Posts Tagged ‘Bill Gates’

“Iron rusts from disuse; water loses its purity from stagnation… even so does inaction sap the vigor of the mind.”
                                                              Leonardo da Vinci 

Leonardo da Vinci is best known as creating two of the greatest pieces of artwork ever, The Last Supper & Mona Lisa. But he was a curious kind of fellow and his mind wandered into many arenas beyond painting; architecture, science, anatomy, botany, geology and physics, engineering, sculpturing, designing, traveling, and inventing. Of course, one could point out that the Renaissance artist only left 17 pieces of artwork (in various states of completion) and many of his thoughts fell short, but that would miss the point of his genius. He was on the forefront of planting seeds for so many ideas that did come to fruition.

“Leonardo da Vinci carried a notebook with him at all times so that he could jot down ideas, impressions, and observations as they occured. His notebooks…contained jokes and fables, the observations and thoughts of scholars he admired, personal financial records, letters, reflections on domestic problems, philosphical musings and prophecies, plans for inventions, and treaties on anatomy, botany, geology, flight, water, and painting…Although he expressed an intention to organize and publish them someday , he never got around to it. He was too busy searching for truth and beauty. For Da Vinci, the process of recording questions, observations, and ideas was of great importance.”
                                            Michael J. Gelb
                                           How to Think Like Leonardo da Vinci 
                                            page 57-58 

Some scholars think that of the 7,000 pages of Leonardo’s notebook that exist that they represent only half of his writings. It’s no surprise that Bill Gates paid over $30 million for less than 30 pages of Leonardo’s notebook. 

Is there any question that if Leonardo were alive today that he would have written a screenplay or two?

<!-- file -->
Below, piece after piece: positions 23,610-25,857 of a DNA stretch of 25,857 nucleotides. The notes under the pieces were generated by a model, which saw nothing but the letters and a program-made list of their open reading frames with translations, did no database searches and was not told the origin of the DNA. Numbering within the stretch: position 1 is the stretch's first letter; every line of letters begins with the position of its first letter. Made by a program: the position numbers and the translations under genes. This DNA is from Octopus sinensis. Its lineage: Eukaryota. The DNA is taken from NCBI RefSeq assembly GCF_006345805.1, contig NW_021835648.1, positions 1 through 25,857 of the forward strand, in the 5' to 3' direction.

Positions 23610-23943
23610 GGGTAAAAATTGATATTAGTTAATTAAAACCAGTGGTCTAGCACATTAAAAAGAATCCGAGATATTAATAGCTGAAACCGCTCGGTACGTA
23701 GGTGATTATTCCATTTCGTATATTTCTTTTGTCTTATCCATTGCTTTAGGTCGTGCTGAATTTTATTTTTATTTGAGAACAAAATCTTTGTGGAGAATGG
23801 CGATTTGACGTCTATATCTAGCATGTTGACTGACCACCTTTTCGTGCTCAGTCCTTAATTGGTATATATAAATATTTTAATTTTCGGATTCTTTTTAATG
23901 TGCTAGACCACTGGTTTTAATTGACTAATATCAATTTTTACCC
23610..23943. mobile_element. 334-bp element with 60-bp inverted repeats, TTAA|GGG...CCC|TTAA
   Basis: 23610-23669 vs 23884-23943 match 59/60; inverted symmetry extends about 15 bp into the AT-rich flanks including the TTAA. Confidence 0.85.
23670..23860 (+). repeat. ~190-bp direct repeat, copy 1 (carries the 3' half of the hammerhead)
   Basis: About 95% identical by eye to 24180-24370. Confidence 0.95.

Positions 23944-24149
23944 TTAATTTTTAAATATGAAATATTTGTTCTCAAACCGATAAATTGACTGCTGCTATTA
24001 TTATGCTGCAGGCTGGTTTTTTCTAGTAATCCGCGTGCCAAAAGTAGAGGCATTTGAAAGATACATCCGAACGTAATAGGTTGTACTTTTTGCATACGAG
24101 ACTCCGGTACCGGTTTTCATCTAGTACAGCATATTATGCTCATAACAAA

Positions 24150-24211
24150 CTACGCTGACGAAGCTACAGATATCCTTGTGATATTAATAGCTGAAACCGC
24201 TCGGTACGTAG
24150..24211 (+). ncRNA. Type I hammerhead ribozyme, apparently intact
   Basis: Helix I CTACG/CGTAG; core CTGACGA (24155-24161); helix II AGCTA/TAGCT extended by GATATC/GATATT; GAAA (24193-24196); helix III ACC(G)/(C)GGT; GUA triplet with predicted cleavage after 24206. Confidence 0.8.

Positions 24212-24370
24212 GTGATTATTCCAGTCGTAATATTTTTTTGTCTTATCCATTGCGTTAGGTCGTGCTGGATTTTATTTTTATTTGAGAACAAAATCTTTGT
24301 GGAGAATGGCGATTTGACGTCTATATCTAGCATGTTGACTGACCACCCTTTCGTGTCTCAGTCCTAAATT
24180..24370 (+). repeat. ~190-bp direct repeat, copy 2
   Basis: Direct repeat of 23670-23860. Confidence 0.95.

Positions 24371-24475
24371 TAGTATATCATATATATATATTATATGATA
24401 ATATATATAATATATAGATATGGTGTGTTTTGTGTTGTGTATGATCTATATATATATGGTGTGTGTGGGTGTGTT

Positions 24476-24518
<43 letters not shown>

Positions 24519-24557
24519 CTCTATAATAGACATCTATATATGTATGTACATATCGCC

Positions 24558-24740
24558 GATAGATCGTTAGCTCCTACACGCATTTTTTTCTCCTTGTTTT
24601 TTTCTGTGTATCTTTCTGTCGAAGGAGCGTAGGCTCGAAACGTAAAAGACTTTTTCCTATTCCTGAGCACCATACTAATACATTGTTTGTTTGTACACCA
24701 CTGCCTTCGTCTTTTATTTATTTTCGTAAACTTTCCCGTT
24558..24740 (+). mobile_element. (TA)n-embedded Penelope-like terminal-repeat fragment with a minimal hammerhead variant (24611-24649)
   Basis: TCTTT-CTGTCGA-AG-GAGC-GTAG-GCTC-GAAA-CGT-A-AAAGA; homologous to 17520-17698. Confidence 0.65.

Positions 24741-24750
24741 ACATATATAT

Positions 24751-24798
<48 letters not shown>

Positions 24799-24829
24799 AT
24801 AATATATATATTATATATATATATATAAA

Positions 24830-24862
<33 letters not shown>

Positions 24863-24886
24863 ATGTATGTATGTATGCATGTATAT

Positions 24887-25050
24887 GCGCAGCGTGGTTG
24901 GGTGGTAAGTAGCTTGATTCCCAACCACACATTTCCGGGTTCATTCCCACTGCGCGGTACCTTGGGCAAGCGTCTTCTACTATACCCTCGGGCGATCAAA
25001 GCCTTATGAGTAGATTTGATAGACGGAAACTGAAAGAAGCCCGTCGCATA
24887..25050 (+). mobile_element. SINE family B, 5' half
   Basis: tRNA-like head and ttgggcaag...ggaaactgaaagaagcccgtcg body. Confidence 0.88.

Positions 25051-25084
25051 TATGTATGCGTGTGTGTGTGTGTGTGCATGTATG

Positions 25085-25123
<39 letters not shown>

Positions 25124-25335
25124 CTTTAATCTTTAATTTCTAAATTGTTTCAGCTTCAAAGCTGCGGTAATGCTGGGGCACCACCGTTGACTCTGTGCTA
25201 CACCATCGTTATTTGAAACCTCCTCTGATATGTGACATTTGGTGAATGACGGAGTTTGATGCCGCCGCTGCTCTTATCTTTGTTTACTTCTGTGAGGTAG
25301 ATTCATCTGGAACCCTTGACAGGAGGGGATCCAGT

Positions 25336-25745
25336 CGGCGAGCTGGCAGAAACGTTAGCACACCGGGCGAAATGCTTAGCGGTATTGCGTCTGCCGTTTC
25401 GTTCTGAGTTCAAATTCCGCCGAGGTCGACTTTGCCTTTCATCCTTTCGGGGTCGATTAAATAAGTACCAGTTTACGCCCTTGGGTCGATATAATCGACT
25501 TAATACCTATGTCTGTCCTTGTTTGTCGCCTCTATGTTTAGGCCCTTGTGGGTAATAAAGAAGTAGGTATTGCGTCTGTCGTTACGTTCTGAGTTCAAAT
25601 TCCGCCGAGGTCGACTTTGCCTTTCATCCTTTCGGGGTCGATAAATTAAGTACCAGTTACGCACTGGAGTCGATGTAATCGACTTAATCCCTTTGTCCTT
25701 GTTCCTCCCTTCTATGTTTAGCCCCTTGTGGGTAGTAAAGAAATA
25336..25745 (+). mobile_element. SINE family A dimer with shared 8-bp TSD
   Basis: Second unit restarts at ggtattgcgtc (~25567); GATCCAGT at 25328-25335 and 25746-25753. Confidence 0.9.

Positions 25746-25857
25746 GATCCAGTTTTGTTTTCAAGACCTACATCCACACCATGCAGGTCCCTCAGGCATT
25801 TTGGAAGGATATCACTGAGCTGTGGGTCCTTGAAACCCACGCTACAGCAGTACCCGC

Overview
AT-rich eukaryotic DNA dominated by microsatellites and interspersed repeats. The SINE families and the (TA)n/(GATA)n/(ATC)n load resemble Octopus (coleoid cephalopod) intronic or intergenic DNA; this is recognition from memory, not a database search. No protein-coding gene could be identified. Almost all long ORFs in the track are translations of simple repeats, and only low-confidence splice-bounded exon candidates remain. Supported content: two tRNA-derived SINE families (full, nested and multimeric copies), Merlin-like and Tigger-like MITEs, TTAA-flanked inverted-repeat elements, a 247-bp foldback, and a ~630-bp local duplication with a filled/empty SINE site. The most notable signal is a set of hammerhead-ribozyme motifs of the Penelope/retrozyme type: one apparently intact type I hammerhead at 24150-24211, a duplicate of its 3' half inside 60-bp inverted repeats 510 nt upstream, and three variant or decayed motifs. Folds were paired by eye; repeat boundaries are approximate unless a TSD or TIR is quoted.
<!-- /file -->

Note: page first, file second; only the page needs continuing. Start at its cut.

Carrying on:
Scott W. Smith

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If you’ve read Malcolm Gladwell’s bestselling books The Tipping Point and Blink then you are familiar with his interesting way of looking at the world. You may not always agree with his conclusions, but his observations are always thought provoking. His recent book Outilers is no different. In fact, it is the perfect book for this blog and I will write about it more in the coming days.

But if you are not familiar with Outliers, or even Galdwell, I wanted to make sure they both got on your radar. The subtitle to Outliers is The Story of Success. Galdwell looks at why an usually high number of the top hockey players are born in January, February, and March. Why Hamberg, Germany played a key role in developing the talent of the Beatles. And why being born on or around 1955 was important to be a computer wiz like Bill Gates, Paul Allen, and Steve Jobs. 

“People don’t rise from nothing. We do owe something to parentage and patronage. The people who stand before kings may look like they did it themselves. But the fact they are invariably the beneficiaries of hidden advantages and extraordinary opportunities and cultural legacies that allow them to learn and work hard and make sense of the world in ways others cannot. It makes a difference where and when we grew up. The culture we belong to and the legacies passed down by our forebears shape the patterns of our achievment in ways we cannot begin to imagine. It’s not enough to ask what successful people are like, in other words. It is only by asking where they are from that we can unravel the logic behind who succeeds and who doesn’t.”

We’ll look more into this beginning tomorrow with a special Q&A with Colin Covert, the film critic for the Star Tribune in Minneapolis. One cannot ignore the fact that two films in the that two years that  have made over $100 million at the box office (Juno & Gran Torino) were written by writers in the Minneapolis area.

Related post: Screenwriting Jamaican-Olympic Style

Update: I just decided at random  to see when three of the top all-time pro hockey players (off the time of my head) were born and Gladwell’s research was on the money;  Wayne Gretzky (January), Bobby Orr (March), Gordie Howe (March).  I think Gladwell, and those whose he reports on who have done research in this area, are on to something. 


Scott W. Smith

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